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City Installing Protected Bike Lanes on Wellington Bridge This Fall as Part of COVID-19 Mobility Response

The City of Somerville will install protected bike lanes on Route 28 across the Wellington Bridge thanks to a MassDOT Shared Streets and Spaces Program grant award. This new statewide funding program supports public health by facilitating quick-build projects that provide new or repurposed space for socially-distanced walking, bicycling, dining, retail, and bus travel during the coronavirus pandemic.  

The Wellington Bridge has long represented a gap in the regional network of walking and biking routes along the Mystic River. A narrow 4-foot sidewalk prevents social distancing for people walking, jogging, rolling, and biking across the bridge. Local and regional policy plans identify this crossing as a priority for upgrades to better connect the riverside parklands, employment centers, and transit hubs of Somerville, Medford, Everett, and Boston. Although the City of Somerville will perform the work, the project was planned in partnership with the City of Medford and with the Massachusetts Department of Transportation. Installation is expected to take place in late fall 2020.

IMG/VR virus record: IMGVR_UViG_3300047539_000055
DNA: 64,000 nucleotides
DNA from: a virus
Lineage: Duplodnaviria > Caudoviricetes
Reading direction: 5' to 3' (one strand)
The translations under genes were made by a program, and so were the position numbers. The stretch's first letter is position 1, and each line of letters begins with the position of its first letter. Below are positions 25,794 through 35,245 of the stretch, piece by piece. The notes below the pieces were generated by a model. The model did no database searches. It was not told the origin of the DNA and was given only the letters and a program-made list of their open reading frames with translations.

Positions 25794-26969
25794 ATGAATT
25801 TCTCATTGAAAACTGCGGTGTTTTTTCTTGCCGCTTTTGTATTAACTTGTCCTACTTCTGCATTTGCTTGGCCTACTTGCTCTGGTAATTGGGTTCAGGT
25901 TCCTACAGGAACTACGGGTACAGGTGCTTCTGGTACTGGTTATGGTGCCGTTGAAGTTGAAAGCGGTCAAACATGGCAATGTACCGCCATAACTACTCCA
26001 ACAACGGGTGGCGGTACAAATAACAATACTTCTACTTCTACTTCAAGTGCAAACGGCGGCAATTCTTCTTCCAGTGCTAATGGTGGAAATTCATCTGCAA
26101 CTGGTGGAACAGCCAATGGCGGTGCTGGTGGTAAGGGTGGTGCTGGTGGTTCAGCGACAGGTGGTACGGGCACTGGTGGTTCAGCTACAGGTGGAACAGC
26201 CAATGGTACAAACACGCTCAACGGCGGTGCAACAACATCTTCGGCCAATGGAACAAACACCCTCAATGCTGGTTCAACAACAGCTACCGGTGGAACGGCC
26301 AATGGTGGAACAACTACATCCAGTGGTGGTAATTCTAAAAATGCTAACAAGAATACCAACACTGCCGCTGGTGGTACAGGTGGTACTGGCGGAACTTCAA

The grant-funded project will reconfigure pavement markings on the bridge, reducing the width of the motor vehicle lanes and using the reclaimed space to establish a physically-separated bike lane in each direction that connects to existing pathways in Assembly Square, Station Landing, MacDonald Park, and Blessing of the Bay Park. The separated bike lanes will reduce crowding on the sidewalks, improving comfort and safety for people on foot or on wheels. Narrower lane widths for motor vehicles are intended to reduce speeding, improving safety for all road users.

Throughout the COVID-19 pandemic, Somerville has prepared and implemented strategies for safe and equitable mobility. A citywide Shared Streets network was established to better connect residents to essential services and destinations. A major outdoor dining initiative transformed streets into restaurant seating spaces to support the economic recovery. And to reduce crowding on MBTA buses, the City will build new on-street transit lanes, including a dedicated bus lane and protected bike lane along Washington Street in East Somerville.


For more information and regular COVID-19 updates, visit and sign up for City alerts at We urge you to sign up for every alert method you are able to receive: phone call, text, email. Also follow and @SomervilleCity. 


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